Tag Archives: lyra’s oxford

The Secret Commonwealth

Fantasy novel in the new series from the author of “His Dark Materials”

I am certain I wasn’t alone in my excitement when Philip Pullman announced that he would be writing a new trilogy following on from the series “His Dark Materials”, and I thoroughly enjoyed the first book in the new series. If you haven’t read the first book, then you might want to avoid this review in case of spoilers. Then, before I knew it, the next book was out and I picked it up from Harry Hartog Woden who, given current circumstances were doing takeaway books. The cover design is brilliant, it’s consistent in style with the first book but so striking in its own right.

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“The Secret Commonwealth” by Philip Pullman is the second book in the trilogy “The Book of Dust” which is set after the events of the “His Dark Materials” series. Lyra is in her early 20s and studying at Oxford in St Sophia’s, a college of young women, but still calls Jordan College, where she was given academic sanctuary as a baby. Lyra has taken her studies seriously, and has become intrigued by new philosophical works advocating for a radical type of rationalism. However, things are not going well for Lyra. Since gaining the ability to separate, she and her dæmon Pantalaimon have become increasingly estranged. When Pan witnesses a murder one night while exploring the city alone, Lyra’s life is turned upside down and she must journey halfway across the world to find answers to the questions she is left with. Meanwhile, Dr Malcolm Polstead, a young academic with secret connections, must trace the murdered man’s steps to find the truth about mysterious roses.

I picked up this book and I was absolutely ensconced for days. Pullman is at his absolute finest in this novel, and combines all the elements required for an excellent novel in perfect measures. Familiar with Lyra as a confident, plucky young girl from the original series, this adult Lyra we meet in just as compelling. Her unusual upbringing and the impact of the events and her decisions in “The Amber Spyglass” have not left her unscathed, and instead we have a young woman who is struggling with self-esteem and finding her place in the world with no family. Pullman pushes his concept of dæmons, an outward expression of your soul shaped like an animal that you can speak with, to completely new places, and I am still thinking about the implications of what it means when you don’t get on with your own dæmon.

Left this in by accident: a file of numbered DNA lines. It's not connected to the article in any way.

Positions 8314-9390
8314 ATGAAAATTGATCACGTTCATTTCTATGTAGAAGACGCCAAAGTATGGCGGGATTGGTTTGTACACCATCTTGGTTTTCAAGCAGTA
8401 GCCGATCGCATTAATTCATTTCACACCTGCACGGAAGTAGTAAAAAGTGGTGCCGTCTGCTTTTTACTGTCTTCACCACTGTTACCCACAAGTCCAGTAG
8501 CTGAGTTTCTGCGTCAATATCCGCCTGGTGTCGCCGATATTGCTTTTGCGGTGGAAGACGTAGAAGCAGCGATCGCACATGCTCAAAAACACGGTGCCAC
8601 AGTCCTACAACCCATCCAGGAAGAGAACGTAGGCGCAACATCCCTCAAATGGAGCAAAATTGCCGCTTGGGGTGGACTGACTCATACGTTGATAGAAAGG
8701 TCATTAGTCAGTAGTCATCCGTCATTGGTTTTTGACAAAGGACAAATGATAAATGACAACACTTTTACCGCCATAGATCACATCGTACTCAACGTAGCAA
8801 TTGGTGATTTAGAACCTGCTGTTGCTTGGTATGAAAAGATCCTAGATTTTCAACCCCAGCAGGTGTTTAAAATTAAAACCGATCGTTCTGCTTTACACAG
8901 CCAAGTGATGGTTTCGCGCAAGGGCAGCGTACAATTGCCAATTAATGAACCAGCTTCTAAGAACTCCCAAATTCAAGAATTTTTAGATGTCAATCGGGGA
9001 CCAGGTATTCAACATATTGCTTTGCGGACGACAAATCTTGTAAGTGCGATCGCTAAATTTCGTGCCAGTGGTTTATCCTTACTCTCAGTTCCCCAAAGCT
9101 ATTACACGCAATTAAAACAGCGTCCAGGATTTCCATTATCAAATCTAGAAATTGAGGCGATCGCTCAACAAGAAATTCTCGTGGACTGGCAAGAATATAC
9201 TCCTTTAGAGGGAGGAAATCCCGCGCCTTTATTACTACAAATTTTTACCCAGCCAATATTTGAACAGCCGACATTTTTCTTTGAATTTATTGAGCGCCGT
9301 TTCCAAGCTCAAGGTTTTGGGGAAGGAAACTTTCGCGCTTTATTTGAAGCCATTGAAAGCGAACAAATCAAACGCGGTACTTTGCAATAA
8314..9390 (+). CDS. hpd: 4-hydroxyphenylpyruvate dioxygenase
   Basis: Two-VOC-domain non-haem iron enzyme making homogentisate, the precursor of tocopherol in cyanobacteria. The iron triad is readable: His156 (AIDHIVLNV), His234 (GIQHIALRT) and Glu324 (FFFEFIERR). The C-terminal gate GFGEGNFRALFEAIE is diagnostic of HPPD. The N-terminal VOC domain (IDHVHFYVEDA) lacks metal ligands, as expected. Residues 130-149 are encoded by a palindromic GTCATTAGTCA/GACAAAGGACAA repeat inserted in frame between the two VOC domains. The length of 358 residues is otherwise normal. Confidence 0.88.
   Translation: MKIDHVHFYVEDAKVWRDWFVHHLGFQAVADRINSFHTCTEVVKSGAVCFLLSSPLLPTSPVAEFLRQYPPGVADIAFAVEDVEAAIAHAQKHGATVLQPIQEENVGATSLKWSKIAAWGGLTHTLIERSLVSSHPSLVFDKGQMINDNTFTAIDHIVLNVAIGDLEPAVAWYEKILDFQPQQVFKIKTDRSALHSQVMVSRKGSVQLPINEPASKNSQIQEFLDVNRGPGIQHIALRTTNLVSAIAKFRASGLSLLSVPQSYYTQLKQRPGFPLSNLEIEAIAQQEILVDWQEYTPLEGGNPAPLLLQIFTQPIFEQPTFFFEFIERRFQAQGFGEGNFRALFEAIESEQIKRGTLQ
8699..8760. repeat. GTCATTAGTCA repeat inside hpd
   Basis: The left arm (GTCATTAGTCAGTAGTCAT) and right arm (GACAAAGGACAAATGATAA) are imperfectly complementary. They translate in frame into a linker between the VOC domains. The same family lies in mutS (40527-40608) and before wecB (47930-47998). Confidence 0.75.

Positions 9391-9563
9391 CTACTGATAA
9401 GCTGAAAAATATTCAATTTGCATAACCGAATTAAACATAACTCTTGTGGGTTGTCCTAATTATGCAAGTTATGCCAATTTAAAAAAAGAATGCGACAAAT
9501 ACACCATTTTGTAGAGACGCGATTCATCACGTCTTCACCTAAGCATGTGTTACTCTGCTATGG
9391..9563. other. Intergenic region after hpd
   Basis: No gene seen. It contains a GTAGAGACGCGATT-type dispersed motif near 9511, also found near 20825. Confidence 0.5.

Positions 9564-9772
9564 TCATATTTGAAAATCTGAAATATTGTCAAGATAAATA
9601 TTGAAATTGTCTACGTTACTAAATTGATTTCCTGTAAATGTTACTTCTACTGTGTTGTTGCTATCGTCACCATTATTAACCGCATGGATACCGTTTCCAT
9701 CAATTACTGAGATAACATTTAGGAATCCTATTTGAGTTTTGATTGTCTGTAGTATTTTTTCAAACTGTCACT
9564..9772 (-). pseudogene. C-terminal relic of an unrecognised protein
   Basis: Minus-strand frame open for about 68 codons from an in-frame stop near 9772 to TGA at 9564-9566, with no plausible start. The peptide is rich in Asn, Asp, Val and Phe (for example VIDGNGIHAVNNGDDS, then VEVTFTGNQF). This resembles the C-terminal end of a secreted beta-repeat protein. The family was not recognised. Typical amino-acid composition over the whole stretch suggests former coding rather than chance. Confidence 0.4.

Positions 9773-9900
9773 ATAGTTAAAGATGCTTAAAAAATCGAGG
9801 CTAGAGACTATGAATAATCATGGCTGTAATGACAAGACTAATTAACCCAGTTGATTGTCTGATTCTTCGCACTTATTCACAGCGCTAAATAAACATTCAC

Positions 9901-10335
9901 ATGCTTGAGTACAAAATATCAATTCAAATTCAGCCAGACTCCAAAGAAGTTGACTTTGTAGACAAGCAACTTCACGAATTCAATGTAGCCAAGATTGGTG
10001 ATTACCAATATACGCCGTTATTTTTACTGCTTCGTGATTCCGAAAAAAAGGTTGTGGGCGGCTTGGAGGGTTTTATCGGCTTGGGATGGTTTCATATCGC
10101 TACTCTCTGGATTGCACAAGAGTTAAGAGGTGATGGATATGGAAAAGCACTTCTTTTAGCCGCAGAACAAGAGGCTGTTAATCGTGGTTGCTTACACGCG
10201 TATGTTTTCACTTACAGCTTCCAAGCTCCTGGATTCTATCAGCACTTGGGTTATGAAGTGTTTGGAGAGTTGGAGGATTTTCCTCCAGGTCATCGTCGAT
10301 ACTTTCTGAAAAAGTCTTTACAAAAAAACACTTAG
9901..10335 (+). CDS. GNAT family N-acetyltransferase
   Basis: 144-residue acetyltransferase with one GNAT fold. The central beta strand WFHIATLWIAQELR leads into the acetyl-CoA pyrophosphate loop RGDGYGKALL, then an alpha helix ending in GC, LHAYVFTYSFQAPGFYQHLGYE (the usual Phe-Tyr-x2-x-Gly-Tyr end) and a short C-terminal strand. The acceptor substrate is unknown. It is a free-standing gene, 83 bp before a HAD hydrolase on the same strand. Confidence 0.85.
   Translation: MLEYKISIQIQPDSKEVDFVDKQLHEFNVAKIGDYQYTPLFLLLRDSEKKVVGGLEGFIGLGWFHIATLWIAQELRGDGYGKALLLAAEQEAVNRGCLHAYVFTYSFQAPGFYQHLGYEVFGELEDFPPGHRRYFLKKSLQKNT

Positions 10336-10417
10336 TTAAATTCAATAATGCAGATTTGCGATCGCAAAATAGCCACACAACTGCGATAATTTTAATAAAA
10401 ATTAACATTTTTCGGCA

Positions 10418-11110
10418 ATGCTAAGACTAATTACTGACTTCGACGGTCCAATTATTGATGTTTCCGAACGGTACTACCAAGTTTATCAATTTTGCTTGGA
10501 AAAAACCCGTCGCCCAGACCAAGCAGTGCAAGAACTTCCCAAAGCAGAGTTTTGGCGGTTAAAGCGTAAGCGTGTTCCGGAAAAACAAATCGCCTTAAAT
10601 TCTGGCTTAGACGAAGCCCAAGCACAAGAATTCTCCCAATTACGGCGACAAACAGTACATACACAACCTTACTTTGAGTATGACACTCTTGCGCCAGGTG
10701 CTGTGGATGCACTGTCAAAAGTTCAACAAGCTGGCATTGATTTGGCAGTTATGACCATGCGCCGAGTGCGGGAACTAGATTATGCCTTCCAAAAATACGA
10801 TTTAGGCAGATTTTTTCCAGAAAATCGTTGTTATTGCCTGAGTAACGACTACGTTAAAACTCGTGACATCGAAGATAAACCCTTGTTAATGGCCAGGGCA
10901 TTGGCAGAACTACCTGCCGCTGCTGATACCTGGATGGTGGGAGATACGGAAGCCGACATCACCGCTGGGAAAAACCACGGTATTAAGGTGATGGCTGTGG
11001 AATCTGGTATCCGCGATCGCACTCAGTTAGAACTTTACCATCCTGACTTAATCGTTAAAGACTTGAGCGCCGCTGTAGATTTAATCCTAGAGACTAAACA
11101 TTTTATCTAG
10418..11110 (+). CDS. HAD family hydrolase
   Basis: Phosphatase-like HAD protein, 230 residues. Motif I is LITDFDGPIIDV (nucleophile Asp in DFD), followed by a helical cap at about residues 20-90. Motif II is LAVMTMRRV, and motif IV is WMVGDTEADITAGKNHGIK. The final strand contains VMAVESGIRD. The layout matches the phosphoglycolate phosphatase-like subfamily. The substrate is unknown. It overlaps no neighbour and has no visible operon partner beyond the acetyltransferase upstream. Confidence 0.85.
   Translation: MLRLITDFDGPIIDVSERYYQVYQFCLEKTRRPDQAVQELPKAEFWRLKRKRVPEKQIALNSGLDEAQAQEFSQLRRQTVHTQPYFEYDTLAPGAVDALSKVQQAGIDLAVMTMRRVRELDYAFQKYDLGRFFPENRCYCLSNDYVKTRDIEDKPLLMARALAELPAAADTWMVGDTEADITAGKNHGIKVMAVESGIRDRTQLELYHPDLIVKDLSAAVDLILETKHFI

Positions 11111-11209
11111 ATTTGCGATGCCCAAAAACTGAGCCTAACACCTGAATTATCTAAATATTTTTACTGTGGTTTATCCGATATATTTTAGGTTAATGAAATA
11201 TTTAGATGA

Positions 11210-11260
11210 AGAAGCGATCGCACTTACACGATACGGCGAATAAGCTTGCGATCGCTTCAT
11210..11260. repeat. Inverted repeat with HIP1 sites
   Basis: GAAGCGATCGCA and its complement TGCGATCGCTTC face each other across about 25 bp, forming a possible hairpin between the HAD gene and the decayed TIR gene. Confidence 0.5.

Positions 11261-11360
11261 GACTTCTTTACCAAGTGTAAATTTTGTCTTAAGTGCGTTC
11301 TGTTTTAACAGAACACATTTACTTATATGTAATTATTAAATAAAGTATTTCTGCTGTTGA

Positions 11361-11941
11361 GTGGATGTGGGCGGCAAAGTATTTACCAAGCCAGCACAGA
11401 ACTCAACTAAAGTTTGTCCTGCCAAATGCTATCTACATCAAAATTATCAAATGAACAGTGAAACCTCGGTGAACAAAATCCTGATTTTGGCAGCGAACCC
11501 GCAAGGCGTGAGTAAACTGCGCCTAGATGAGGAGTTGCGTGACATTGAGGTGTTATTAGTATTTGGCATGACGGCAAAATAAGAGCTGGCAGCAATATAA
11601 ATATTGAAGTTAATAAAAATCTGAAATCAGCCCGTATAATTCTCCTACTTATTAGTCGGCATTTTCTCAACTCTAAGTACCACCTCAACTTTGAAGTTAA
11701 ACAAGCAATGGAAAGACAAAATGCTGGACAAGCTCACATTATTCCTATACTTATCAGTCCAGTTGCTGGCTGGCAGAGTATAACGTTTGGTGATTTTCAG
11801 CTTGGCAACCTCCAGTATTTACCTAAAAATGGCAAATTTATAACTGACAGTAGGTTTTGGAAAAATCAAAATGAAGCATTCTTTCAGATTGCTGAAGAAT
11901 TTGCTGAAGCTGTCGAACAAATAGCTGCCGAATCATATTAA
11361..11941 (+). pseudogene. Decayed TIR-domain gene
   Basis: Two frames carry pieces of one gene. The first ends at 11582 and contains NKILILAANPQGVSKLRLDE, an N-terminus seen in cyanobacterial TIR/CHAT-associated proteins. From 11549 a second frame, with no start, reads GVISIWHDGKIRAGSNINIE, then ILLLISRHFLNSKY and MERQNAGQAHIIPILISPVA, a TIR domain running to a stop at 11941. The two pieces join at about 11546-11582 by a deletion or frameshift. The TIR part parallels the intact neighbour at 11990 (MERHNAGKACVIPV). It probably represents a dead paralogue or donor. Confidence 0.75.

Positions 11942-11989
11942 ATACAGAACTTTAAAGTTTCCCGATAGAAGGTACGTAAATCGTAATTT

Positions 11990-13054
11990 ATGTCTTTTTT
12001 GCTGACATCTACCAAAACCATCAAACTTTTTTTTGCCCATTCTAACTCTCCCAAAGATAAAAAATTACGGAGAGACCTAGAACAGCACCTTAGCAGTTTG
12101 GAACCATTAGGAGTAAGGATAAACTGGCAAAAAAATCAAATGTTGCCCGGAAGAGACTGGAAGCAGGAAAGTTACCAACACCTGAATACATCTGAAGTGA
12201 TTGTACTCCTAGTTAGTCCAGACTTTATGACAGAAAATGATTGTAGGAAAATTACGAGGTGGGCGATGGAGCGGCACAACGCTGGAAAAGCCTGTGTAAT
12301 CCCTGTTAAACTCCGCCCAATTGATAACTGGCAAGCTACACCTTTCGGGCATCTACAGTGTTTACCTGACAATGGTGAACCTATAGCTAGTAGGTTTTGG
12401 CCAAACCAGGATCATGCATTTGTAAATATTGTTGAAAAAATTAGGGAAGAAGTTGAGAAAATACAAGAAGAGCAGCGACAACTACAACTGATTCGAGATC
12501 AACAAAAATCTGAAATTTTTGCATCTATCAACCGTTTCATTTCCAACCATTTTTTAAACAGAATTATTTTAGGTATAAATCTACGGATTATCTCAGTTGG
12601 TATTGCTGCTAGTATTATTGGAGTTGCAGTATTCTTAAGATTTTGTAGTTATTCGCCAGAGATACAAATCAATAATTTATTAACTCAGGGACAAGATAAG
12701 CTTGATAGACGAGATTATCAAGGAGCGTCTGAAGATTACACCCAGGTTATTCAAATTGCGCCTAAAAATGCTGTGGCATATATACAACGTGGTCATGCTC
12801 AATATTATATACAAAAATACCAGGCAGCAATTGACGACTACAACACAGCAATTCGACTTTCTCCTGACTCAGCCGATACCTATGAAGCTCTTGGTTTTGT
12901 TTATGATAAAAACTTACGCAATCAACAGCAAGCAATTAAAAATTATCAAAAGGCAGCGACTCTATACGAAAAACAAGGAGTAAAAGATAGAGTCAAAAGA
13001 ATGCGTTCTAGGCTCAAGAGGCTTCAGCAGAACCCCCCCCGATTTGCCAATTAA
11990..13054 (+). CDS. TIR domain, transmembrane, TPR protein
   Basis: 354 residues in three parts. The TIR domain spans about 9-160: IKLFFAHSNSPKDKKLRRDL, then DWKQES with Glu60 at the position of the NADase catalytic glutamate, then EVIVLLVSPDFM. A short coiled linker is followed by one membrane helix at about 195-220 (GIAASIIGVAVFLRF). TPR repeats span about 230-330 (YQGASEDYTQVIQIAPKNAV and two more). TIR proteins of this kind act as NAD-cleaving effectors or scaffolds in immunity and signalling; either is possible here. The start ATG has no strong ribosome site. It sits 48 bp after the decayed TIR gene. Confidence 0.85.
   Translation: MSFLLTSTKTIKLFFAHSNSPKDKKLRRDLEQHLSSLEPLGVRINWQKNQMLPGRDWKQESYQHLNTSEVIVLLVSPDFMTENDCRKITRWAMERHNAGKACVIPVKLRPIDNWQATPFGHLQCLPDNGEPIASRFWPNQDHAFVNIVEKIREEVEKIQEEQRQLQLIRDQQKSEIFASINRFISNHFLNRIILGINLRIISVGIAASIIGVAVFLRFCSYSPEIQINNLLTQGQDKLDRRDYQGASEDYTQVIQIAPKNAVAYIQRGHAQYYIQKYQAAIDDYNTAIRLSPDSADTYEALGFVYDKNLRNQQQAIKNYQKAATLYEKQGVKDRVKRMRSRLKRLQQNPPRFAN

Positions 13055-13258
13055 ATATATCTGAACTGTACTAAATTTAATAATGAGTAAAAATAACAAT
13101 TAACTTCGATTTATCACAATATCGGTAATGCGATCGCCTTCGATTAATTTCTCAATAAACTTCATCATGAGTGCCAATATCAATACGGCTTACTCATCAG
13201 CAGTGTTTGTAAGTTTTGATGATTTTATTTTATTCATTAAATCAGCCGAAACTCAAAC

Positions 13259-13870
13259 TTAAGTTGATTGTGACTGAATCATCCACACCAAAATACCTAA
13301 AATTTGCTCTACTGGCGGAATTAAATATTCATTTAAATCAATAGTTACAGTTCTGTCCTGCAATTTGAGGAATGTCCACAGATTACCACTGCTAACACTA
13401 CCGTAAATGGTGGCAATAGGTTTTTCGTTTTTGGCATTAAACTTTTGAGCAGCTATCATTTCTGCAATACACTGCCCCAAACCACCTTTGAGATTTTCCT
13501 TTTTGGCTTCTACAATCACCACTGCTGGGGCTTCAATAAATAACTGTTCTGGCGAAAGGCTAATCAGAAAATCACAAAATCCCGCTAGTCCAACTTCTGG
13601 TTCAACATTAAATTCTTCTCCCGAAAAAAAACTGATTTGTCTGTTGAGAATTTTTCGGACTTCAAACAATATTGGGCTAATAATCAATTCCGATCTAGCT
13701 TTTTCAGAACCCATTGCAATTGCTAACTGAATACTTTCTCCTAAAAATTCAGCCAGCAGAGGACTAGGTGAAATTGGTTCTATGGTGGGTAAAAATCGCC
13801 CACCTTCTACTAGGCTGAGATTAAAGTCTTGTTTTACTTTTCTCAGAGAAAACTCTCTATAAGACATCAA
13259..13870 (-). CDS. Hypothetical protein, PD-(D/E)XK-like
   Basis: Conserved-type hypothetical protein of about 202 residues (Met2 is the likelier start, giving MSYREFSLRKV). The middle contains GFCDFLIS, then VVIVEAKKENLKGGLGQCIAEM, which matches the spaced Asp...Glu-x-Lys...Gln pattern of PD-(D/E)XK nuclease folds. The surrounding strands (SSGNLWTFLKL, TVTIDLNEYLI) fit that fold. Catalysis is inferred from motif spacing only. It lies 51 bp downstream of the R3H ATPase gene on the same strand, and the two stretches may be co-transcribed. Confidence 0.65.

This book also shows an entirely new side to Malcolm, who we got to know as a good-natured, resourceful boy in “La Belle Sauvage” and a friendly if boring tutor in “Lyra’s Oxford“. If Lyra’s part of the story explores more deeply the philosophical discourse, Malcolm’s investigates the causes behind the sudden economic and political upheaval and the swift changes to the international religious organisation known as the Magisterium. Since we left him as a young boy, Malcolm has developed a number of skills and has grown into a fascinating and rather intimidating man.

I think that my only critique of this book is that despite being 687 pages long, I did not want it to be over. I rarely tolerate books that are long for the sake of being long, but the pacing and complexity of this novel was so perfectly executed that I was absolutely willing to be at Pullman’s mercy and follow this story to all the unexpected places it goes. I think that this book was better than the first in the trilogy, but it did admittedly develop a lot of the concepts introduced by Pullman in “La Belle Sauvage” who smoothly referenced the events in this book to remind the reader without being overly repetitive.

I cannot wait until the final in the series; Pullman has really hit his stride.

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Filed under Book Reviews, Fantasy, Pretty Books

Lyra’s Oxford

Short story revisiting Philip Pullman’s reimagined Oxford of “His Dark Materials”

As I’ve mentioned a couple of times recently, I was struggling to meet my 2018 Goodreads challenge goal of 80 books, so I was scouring my bookshelves trying to find some shorter books and this one caught my eye. I read the first book in the author’s new series relatively recently and I knew that some of the same characters featured in this one, so I thought I’d dip into a bit of world-building and check it out.

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“Lyra’s Oxford” by Philip Pullman is a short book set two years after the events of his series “His Dark Materials“. The book includes a short story called Lyra and the Birds as well as a number of tidbits and pieces of paraphernalia from the Oxford of Lyra’s World. Lyra and the Birds is a whirlwind chase for Lyra and her daemon Pantalaimon among the many colleges of the city while following a lost witch’s daemon.

If you’re a huge fan of the series, this is a fun little vacation back into the world of daemons, mysteries and Lyra’s stomping ground. I really enjoyed the fold out map in the centre, and the other fictional documents in the book. I also really enjoyed an older Lyra, juggling studies and socialising but also with the same sense of adventure.

While I enjoyed a lot about this, I wasn’t enormously sold on the plot. Lyra and Pan race around Oxford and while it is certainly an exercise in worldbuilding, and leaves some questions unanswered, I didn’t really feel like as a self-contained story there was much in the way of plot and character development. I think I preferred his other companion book “Once Upon a Time in the North”, a rollicking story about the inimitable Lee Scoresby and his daemon Hester.

A fun little book for fans of “His Dark Materials”, but not quite as satisfying as the novels.

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Lyra’s Oxford

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Filed under Book Reviews, Fantasy, Short Stories